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Congratulations Burke

Congratulations to Tague Team PhD student William Burke on successfully defending his PhD thesis proposal “The Ecohydrology of Fuels Treatments”.

William is developing and will integrate a new multi-scale routing method into the RHESSys model –  addressing limitations with current approaches – in order to better characterize and assess the effects of thinning methods on forests. Using this new method, he will assess how different thinning treatments and landscape characteristics interact and result in varying effects on forests, water, and fire.

Tague an instructor in CUAHSI’s fall 17 virtual university

Dr. Naomi Tague taught the module ‘Hydrologic Modeling for Hypothesis Generation and Scenario Development: Tools in R’ as part of the CUAHSI VIRTUAL UNIVERSITY SPECIAL TOPICS IN HYDROLOGY: CUAHSI SPECIALIZED ONLINE HYDROLOGY COURSES during the Fall of 2017.

Touching the Void: Hydrology community bands together to launch first multi-university graduate course
CUAHSI partnered with six universities nationwide to offer new topics in hydrology research.

Cambridge, Mass. – The first Virtual University was piloted in the Fall 2017 semester by six major universities across the U.S.

Undergraduate students have access to a wide-range of in-person and online courses, but graduate students have few to no online options. This is especially the case for graduate students in hydrology. To fill this void, the Consortium of Universities for the Advancement of Hydrologic Science, Inc. (CUAHSI) stepped in and launched the CUAHSI Virtual University in Fall 2017.

The CUAHSI Virtual University is a national online course, consisting of a diverse set of 4-week modules on highly specialized hydrology topics on recent research advances, including coastal hydrogeology, ecohydrology of groundwater dependent ecosystems, and use of drones and remote sensing applications. CUAHSI partnered with six universities for the Virtual University: Michigan State University, University at Buffalo, University of California-Santa Barbara, University of Delaware, University of Nevada-Reno, and University of Wisconsin-Madison.

The Virtual University is the brainchild of Dr. Steven Loheide, an Associate Professor in the College of Engineering at the University of Wisconsin-Madison and a Director on CUAHSI’s Board.

“With the virtual university model, students from each university can learn the most up-to-date content from leading faculty around the country who are developing the science they teach in their modules,” Loheide, said. “This puts a broad array of research breakthroughs of today into the hands of the hydrologists of tomorrow much sooner than is possible with non-collaborative models of graduate education where these new and emerging ideas have to work their way into the textbooks.”

Forty-five students from across the participating universities registered for the pilot course. Each student enrolled in modules of their choosing, and received course credit at their home university, which facilitated collaborations between instructors and students at different universities. “I thought it was really valuable and instructive to collaborate with and hear perspectives of other students from across the country who are working in very different systems from those we generally tend to work in at my home institution,” said Christine Albano, a student from the University of Nevada-Reno.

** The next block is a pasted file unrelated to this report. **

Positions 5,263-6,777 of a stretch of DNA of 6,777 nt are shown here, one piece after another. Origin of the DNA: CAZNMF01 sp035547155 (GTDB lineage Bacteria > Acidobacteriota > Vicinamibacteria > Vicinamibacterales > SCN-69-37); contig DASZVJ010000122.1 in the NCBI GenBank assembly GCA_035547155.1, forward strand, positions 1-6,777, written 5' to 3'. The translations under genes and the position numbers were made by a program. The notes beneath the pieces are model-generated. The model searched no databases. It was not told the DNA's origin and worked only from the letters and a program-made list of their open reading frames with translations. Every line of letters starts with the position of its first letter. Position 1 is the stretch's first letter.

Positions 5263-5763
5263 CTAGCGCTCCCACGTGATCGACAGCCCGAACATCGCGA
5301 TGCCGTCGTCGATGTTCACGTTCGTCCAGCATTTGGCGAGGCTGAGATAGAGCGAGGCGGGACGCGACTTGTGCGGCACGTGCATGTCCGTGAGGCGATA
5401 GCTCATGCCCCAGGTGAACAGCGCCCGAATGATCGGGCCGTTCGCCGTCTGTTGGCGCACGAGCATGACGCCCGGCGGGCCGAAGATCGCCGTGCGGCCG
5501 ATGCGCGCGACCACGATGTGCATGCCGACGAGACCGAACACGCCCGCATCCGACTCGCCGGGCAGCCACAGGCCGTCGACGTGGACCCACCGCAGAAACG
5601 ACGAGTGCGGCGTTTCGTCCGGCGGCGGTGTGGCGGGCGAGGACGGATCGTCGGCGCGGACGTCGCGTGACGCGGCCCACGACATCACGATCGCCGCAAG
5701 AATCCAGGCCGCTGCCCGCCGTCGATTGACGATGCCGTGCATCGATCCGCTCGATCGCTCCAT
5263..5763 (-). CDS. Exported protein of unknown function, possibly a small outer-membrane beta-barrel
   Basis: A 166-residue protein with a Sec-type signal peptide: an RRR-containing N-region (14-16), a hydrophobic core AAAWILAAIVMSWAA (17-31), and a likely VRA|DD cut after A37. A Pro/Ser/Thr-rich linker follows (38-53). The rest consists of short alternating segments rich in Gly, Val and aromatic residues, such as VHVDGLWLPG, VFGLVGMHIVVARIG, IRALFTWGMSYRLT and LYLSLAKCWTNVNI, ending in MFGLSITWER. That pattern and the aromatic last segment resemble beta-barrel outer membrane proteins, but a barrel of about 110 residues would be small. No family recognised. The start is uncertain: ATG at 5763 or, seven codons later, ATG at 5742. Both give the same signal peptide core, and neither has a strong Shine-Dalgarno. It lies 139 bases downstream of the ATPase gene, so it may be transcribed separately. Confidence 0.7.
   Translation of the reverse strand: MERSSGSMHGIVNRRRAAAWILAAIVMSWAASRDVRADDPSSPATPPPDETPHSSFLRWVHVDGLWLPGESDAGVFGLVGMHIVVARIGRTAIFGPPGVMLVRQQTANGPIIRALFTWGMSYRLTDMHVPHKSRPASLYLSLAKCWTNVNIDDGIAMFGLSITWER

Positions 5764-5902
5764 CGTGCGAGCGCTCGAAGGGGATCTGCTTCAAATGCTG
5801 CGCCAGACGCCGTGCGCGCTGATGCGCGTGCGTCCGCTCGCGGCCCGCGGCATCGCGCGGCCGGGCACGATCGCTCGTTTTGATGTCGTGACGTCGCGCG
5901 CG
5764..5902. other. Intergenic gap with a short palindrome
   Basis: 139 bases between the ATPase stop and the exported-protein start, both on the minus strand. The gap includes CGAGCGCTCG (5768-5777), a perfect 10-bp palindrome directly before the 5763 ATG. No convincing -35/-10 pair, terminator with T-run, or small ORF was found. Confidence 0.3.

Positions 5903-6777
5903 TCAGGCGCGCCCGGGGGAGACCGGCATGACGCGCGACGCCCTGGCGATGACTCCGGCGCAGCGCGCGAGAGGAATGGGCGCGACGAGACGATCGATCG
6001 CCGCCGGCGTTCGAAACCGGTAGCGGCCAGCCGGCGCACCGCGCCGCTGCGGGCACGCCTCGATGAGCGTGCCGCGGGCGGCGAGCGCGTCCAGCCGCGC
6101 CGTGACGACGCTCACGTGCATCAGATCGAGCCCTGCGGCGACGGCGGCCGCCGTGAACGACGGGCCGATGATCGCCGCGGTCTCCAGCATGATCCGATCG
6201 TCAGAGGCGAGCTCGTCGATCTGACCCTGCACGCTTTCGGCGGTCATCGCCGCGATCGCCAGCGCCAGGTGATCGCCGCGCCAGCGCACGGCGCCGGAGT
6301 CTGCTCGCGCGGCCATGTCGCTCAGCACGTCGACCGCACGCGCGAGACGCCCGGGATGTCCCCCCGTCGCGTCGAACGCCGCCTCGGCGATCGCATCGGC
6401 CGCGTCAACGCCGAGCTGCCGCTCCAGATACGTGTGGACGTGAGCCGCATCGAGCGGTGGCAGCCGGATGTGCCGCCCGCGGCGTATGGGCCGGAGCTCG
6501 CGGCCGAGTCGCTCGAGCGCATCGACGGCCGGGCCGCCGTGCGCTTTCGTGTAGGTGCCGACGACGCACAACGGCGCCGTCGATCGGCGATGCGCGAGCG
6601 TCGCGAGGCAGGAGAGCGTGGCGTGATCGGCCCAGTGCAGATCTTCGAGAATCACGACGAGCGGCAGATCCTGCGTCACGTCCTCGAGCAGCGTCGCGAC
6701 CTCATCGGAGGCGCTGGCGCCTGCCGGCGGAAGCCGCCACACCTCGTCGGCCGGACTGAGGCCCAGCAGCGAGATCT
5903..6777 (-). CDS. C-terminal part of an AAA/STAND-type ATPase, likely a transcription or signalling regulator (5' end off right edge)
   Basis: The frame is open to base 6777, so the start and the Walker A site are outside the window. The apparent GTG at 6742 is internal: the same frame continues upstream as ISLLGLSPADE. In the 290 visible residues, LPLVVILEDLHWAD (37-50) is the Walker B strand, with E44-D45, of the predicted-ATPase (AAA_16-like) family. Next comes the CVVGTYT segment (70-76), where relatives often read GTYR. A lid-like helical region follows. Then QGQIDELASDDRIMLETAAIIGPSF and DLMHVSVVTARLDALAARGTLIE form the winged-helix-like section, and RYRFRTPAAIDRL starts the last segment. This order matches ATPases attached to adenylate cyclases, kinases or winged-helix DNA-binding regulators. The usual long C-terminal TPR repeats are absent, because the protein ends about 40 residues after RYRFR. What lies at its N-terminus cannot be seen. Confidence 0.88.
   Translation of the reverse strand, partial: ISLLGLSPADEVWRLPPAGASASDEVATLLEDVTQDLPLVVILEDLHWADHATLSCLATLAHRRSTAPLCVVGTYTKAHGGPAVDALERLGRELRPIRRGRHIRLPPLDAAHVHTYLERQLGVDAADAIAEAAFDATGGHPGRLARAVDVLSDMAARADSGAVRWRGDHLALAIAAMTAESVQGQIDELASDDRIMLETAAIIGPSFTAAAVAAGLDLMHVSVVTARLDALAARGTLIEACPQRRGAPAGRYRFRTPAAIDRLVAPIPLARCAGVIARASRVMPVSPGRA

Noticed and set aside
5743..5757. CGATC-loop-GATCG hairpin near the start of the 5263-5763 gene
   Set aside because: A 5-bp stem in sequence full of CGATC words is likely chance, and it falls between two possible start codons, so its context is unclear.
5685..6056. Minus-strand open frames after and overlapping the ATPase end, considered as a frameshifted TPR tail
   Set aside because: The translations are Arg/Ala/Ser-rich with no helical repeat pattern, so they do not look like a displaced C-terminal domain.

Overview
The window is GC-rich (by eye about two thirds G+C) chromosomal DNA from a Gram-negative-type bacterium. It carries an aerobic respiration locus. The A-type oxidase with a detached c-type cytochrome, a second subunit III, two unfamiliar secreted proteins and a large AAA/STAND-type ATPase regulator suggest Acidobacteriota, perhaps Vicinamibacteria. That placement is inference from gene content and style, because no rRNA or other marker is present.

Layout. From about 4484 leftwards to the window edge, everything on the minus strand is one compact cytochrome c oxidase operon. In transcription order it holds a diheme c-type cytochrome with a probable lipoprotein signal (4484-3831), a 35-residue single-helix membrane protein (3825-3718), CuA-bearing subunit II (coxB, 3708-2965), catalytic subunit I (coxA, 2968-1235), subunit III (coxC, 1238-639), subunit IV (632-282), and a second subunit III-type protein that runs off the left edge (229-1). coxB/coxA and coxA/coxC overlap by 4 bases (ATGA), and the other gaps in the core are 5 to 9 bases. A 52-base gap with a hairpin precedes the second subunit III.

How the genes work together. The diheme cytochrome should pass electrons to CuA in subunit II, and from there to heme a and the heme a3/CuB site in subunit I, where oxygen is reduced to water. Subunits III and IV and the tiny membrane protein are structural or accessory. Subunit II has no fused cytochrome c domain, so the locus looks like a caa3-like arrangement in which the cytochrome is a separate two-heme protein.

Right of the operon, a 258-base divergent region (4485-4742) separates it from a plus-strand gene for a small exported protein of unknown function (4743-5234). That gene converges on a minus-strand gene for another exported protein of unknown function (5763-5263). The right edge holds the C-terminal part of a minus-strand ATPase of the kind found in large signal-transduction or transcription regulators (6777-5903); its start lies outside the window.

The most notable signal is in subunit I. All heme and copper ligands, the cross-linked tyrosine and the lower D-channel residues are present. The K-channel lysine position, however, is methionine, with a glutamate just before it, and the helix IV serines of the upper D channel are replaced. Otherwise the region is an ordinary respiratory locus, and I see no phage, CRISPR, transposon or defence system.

CUAHSI plans to continue the Virtual University in Fall 2018, expanding to eight modules.

“CUAHSI is pleased to be able to support the water-science community through this unique educational service,” said Dr. Jerad Bales, Executive Director of CUAHSI.

For more information on the Virtual University, please visit


The Consortium of Universities for the Advancement of Hydrologic Science (CUAHSI) is a 501(c)3 nonprofit with the mission to advance water science by strengthening interdisciplinary collaboration, to empower the water-science community by providing critical infrastructure, and to promote education in the water sciences at all levels. For more information, please visit

Field Data Collection

Geography postdoc Sara Baguskas and Ecohydrology Lab manager Janet Choate visited the Sierra field site to collect data for Sara’s work. Using the LI-COR LI-6400 Portable Photosynthesis System, they measured maximum gas exchange rates from five sets of White fir, Incense cedar, Ceanothus, and Manzanita, as well as measuring pre-dawn leaf water potential of each of these species. They also found the potential second site, near the CZO tower instrumentation.

Geography post doc Sara Baguskas and Ecohydrology Lab manager Janet Choate measure gas exchange from a manzanita

Geography post doc Sara Baguskas and Ecohydrology Lab manager Janet Choate measure gas exchange from a manzanita

To see the album